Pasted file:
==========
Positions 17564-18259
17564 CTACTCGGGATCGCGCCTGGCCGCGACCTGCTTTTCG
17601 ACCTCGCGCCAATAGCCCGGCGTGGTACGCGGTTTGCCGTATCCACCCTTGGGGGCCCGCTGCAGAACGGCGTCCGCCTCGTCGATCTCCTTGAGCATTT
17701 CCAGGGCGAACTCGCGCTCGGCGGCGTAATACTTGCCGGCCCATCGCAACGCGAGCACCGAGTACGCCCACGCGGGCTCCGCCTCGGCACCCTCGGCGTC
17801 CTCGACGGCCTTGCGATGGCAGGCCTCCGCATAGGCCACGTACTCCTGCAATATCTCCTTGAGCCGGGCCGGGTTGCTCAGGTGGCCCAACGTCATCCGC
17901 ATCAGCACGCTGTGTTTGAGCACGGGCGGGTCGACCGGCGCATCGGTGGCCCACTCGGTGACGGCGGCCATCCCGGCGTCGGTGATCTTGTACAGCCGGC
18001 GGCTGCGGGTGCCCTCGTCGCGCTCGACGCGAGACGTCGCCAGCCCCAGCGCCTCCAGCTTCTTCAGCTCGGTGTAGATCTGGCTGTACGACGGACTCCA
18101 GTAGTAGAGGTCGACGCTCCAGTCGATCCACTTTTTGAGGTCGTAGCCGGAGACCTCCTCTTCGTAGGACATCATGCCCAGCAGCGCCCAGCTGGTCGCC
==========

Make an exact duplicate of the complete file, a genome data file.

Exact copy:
Positions 17564-18259
17564 CTACTCGGGATCGCGCCTGGCCGCGACCTGCTTTTCG
17601 ACCTCGCGCCAATAGCCCGGCGTGGTACGCGGTTTGCCGTATCCACCCTTGGGGGCCCGCTGCAGAACGGCGTCCGCCTCGTCGATCTCCTTGAGCATTT
17701 CCAGGGCGAACTCGCGCTCGGCGGCGTAATACTTGCCGGCCCATCGCAACGCGAGCACCGAGTACGCCCACGCGGGCTCCGCCTCGGCACCCTCGGCGTC
17801 CTCGACGGCCTTGCGATGGCAGGCCTCCGCATAGGCCACGTACTCCTGCAATATCTCCTTGAGCCGGGCCGGGTTGCTCAGGTGGCCCAACGTCATCCGC
17901 ATCAGCACGCTGTGTTTGAGCACGGGCGGGTCGACCGGCGCATCGGTGGCCCACTCGGTGACGGCGGCCATCCCGGCGTCGGTGATCTTGTACAGCCGGC
18001 GGCTGCGGGTGCCCTCGTCGCGCTCGACGCGAGACGTCGCCAGCCCCAGCGCCTCCAGCTTCTTCAGCTCGGTGTAGATCTGGCTGTACGACGGACTCCA
18101 GTAGTAGAGGTCGACGCTCCAGTCGATCCACTTTTTGAGGTCGTAGCCGGAGACCTCCTCTTCGTAGGACATCATGCCCAGCAGCGCCCAGCTGGTCGCC